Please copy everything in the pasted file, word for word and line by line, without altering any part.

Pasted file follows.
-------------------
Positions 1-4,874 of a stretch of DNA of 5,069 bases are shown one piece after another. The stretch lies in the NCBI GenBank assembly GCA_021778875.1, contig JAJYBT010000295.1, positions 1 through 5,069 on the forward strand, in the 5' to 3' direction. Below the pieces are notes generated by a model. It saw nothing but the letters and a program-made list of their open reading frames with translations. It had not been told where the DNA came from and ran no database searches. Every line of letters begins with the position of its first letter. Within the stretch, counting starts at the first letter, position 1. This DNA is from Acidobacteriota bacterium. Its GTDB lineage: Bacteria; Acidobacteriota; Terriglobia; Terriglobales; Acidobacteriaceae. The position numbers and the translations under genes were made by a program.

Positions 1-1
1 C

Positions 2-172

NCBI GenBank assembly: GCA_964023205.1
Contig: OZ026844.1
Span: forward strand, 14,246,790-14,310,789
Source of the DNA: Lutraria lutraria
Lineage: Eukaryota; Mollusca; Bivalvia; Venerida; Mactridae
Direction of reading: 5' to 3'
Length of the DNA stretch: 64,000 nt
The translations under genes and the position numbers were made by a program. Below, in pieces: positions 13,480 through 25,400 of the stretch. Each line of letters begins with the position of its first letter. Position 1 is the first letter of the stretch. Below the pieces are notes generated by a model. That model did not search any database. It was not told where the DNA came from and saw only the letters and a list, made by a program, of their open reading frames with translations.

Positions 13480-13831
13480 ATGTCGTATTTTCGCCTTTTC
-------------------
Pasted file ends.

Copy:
Positions 1-4,874 of a stretch of DNA of 5,069 bases are shown one piece after another. The stretch lies in the NCBI GenBank assembly GCA_021778875.1, contig JAJYBT010000295.1, positions 1 through 5,069 on the forward strand, in the 5' to 3' direction. Below the pieces are notes generated by a model. It saw nothing but the letters and a program-made list of their open reading frames with translations. It had not been told where the DNA came from and ran no database searches. Every line of letters begins with the position of its first letter. Within the stretch, counting starts at the first letter, position 1. This DNA is from Acidobacteriota bacterium. Its GTDB lineage: Bacteria; Acidobacteriota; Terriglobia; Terriglobales; Acidobacteriaceae. The position numbers and the translations under genes were made by a program.

Positions 1-1
1 C

Positions 2-172

NCBI GenBank assembly: GCA_964023205.1
Contig: OZ026844.1
Span: forward strand, 14,246,790-14,310,789
Source of the DNA: Lutraria lutraria
Lineage: Eukaryota; Mollusca; Bivalvia; Venerida; Mactridae
Direction of reading: 5' to 3'
Length of the DNA stretch: 64,000 nt
The translations under genes and the position numbers were made by a program. Below, in pieces: positions 13,480 through 25,400 of the stretch. Each line of letters begins with the position of its first letter. Position 1 is the first letter of the stretch. Below the pieces are notes generated by a model. That model did not search any database. It was not told where the DNA came from and saw only the letters and a list, made by a program, of their open reading frames with translations.

Positions 13480-13831
13480 ATGTCGTATTTTCGCCTTTTC